Conservation, reproduction, and management of natural resources is a complex problem, and it takes more than one way to resolve it.
With all the requirements of industrial production, power industry, farming, transportation, and housing construction taken into account, these must by no means be regarded as geared exclusively to the interests of production. Of similar importance is the prognostication of the role played by the environment in the life of man, in the protection of his health and in providing him with adequate conditions for recreation.
D. GLOBAL ECOLOGY
Human activity puts increasing pressure on the natural environment. It is clear that any precautionary measures and any effort, however small, to improve production only slightly relieve this pressure and do not completely remove the danger of environmental deterioration for the simple reason that even the most streamlined manufacturing process takes vast areas of land and water out of the natural cycle. This fact must be clear to anyone who gives it a serious thought. It does not follow from this that mankind should wind down production. The old thesis "back to nature" has always been reactionary and the struggle for raising the standard of living calls for steady industrialization and urbanization.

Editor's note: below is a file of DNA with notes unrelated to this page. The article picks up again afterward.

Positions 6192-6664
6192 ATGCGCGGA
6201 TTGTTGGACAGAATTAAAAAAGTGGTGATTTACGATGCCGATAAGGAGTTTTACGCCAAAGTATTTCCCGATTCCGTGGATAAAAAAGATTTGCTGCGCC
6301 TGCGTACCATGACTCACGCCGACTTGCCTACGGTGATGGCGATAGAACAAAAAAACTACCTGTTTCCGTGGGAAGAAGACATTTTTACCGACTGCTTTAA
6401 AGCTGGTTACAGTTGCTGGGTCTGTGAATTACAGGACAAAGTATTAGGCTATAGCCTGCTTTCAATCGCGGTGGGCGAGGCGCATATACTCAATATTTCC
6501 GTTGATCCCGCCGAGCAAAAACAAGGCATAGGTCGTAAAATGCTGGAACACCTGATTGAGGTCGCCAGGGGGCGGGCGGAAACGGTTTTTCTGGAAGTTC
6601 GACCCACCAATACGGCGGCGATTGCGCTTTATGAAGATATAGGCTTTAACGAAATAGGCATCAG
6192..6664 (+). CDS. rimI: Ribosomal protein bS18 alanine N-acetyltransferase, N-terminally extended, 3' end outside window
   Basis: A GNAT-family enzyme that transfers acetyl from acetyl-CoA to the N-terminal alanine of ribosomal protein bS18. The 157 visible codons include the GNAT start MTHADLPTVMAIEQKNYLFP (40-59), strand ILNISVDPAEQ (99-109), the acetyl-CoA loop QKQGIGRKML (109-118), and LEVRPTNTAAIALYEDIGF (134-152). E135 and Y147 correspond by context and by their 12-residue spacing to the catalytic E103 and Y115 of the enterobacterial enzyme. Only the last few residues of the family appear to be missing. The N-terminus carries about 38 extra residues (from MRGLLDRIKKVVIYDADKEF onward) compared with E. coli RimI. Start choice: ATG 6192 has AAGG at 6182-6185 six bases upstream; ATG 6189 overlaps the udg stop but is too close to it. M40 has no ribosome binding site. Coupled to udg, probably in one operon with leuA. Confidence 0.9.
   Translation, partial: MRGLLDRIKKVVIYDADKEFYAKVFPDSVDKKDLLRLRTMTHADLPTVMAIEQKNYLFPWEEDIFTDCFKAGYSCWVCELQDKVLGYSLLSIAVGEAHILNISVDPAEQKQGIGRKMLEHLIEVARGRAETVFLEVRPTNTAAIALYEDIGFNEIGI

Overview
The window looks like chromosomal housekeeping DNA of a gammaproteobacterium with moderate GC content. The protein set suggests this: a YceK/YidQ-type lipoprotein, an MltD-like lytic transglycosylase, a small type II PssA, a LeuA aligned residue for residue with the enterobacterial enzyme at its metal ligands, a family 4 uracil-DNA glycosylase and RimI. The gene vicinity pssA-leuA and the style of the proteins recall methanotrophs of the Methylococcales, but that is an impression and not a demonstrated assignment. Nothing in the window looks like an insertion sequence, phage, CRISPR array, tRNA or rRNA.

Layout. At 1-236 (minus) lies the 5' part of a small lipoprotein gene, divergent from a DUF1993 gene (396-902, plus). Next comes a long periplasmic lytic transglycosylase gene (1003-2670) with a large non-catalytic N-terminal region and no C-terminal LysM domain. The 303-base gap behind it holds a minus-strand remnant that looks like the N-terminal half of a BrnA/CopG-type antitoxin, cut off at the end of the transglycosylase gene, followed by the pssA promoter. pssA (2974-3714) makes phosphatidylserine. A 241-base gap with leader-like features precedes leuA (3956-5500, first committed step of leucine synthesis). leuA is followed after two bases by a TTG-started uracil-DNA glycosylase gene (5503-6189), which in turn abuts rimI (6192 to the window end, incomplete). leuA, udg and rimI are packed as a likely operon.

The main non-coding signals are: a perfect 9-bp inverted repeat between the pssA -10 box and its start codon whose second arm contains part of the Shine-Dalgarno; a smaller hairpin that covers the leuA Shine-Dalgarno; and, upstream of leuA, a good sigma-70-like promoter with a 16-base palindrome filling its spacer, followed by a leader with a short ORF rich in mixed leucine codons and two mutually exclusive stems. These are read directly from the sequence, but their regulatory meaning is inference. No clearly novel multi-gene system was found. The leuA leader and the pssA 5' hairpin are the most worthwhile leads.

However, there is hardly any grounds for thinking that man's impact on the biosphere and individual biocoenosis will inevitably lead to deterioration of nature. To get a clear picture of this fundamental problem, one should try to understand what a “real” ecosystem is and what a "bad" ecosystem is, what a "good" biocoenosis is and what sort of biocoenosis could be considered a "bad" one. It is hard to answer this question, although intrusively we all understand the difference between the two. In my opinion, a good biocoenosis must meet the following basic requirements: